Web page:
This module is a resource for lecturers
ICT as a tool for citizen participation in anti-corruption efforts
Information and communications technology (ICT) has become a very useful tool for fighting corruption. Of course, ICT-based social media has added a new dimension to the fight against corruption as information can find its way around the world in a matter of minutes and viral pictures or videos taken by citizen journalists can be used as evidence of corruption or other ills. In addition, these videos and images may be a catalyst for governmental action and can be used by the international community to apply pressure on States. The Internet gives a global dimension to the work of local CSOs and also enables collaborative investigative journalism. Some of the ways in which ICT is useful in the fight against corruption, and in particular in enhancing citizen participation in anti-corruption efforts, are:
Sharing information: Technology can be used to provide a platform for sharing information on cases of corruption, which can raise awareness of these cases and may act as a deterrent. For instance, platforms such as I Paid a Bribe in India provide crowdsourced information on demand bribery in different contexts. Anecdotal evidence suggests that those demanding bribes in areas where these platforms are used become more reluctant for fear of being identified on these platforms (Kannaiah, 2016).
Automation and digitization of government processes and services, including blockchain-enabled platforms: Technology has been used to automate government processes and reduce the face time public officials in certain positions have with the public. Automation may limit the discretion of public officials, increase transparency and make it more difficult for corrupt transactions to be effected. For instance, Adam Smith International undertook a project between 2002 and 2016, where it modernized the tax administration system in Afghanistan, and reduced corruption, while dramatically increasing tax revenue collection (ASI, 2016). In addition, as this post explains, automation and digitization may provide a verifiable audit trail that makes it harder to hide corrupt transactions. This is one of the benefits that the blockchain technology is expected to provide. This article explains in detail how blockchain works. The technology became popular because of its ability to transfer data in a safe, tamper-proof and transparent manner. The data is stored in many devices rather than on one centralized server, which in combination with heavy-duty encryption, makes the system impossible to be hacked. On the other hand, this encryption does not allow the changing or deletion of information once it enters the system. Moreover, the blockchain's open source code makes the information publicly available and easy to trace at any time. In particular, the provision of government services on a blockchain-enabled platform could prevent fraud. The automation and digitization of government services ultimately facilitates access to information, which makes it easier for citizens to understand and engage with relevant processes - thus enhancing their ability to monitor the transactions and detect any irregularities.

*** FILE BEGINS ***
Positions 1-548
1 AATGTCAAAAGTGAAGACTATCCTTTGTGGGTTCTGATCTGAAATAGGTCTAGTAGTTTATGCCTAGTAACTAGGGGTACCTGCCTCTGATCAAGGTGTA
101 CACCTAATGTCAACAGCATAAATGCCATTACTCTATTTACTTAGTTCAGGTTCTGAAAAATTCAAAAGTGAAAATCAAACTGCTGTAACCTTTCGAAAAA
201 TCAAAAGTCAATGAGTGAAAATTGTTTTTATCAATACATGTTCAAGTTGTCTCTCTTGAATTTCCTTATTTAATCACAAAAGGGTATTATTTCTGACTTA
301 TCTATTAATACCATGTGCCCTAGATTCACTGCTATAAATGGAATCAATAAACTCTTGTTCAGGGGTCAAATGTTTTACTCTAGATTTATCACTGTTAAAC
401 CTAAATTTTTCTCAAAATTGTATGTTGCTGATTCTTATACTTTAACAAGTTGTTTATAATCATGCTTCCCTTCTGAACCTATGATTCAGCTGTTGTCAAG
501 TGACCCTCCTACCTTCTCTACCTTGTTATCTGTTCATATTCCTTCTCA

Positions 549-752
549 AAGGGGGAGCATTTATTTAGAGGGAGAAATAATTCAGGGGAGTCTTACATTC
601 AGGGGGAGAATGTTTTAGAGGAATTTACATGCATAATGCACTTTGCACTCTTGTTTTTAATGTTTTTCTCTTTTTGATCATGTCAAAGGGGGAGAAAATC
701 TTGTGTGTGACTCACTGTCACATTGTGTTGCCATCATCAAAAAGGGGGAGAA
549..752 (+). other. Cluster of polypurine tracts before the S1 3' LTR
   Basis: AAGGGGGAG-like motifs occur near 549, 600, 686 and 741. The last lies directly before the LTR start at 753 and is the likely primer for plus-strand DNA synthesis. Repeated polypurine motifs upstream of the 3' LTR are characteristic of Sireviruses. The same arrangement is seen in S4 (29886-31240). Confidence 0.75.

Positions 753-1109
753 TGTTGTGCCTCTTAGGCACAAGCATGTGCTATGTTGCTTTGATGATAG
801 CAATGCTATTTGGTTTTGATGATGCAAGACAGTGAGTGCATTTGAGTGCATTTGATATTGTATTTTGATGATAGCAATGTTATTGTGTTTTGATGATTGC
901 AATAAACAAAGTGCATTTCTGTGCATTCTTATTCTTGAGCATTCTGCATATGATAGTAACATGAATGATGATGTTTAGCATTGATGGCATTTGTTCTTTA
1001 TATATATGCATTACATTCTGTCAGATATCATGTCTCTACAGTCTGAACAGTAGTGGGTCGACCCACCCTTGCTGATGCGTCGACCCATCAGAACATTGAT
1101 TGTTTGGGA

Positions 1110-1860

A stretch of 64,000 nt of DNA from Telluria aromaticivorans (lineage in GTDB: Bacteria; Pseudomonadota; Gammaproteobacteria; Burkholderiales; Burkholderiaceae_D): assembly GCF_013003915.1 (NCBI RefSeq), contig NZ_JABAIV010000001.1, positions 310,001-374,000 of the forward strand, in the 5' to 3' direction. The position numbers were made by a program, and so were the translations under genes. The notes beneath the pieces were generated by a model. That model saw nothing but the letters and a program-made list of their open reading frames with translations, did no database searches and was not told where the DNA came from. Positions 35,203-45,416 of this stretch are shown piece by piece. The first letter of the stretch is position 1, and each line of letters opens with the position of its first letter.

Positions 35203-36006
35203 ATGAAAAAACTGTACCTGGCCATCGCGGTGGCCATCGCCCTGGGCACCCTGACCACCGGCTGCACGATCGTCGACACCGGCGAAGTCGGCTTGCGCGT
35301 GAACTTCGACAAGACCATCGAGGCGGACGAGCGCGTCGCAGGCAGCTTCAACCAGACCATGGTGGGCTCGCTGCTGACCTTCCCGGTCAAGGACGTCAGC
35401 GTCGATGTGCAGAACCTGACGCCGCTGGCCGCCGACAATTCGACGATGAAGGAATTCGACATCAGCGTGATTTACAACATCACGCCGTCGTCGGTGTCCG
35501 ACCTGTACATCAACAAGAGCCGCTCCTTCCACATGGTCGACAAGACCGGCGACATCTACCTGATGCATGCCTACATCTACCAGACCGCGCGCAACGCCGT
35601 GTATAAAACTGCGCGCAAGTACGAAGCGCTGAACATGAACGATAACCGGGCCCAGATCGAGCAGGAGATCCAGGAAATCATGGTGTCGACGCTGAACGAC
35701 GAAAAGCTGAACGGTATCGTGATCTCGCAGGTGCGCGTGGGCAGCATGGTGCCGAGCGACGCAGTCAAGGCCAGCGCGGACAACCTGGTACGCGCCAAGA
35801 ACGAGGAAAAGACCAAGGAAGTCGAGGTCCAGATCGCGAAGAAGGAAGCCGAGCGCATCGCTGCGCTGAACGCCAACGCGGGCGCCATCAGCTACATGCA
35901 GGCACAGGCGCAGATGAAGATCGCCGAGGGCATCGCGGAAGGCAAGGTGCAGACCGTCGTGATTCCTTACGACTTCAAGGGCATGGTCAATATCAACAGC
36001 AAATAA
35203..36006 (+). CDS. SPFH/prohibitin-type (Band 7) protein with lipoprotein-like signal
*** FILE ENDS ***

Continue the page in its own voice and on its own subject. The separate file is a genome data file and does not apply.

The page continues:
Big data analytics: ICT enables citizens and civil society actors to utilize big data in a way that can assist in targeted change and reforms and in the understanding of trends and patterns relevant to anti-corruption enforcement. For instance, a project of universities in the United Kingdom and the African Mathematical Institute analysed large data sets of public procurement contracts financed by development banks in Tanzania over a seven-year period and found interesting patterns and red flags that had not been picked up by the development banks in the procurement process (see this 2017 blog post by David-Barrett). Data sets like financial disclosure, beneficial ownership, company data, financial intelligence data, tax authority data and procurement data could be analysed to provide patterns and evidence of procurement fraud or other acts of corruption.